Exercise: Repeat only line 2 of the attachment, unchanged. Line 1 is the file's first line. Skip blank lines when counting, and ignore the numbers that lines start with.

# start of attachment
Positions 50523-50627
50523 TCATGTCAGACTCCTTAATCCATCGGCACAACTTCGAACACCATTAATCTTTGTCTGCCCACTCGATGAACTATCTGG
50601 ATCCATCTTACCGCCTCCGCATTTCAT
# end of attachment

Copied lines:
50523 TCATGTCAGACTCCTTAATCCATCGGCACAACTTCGAACACCATTAATCTTTGTCTGCCCACTCGATGAACTATCTGG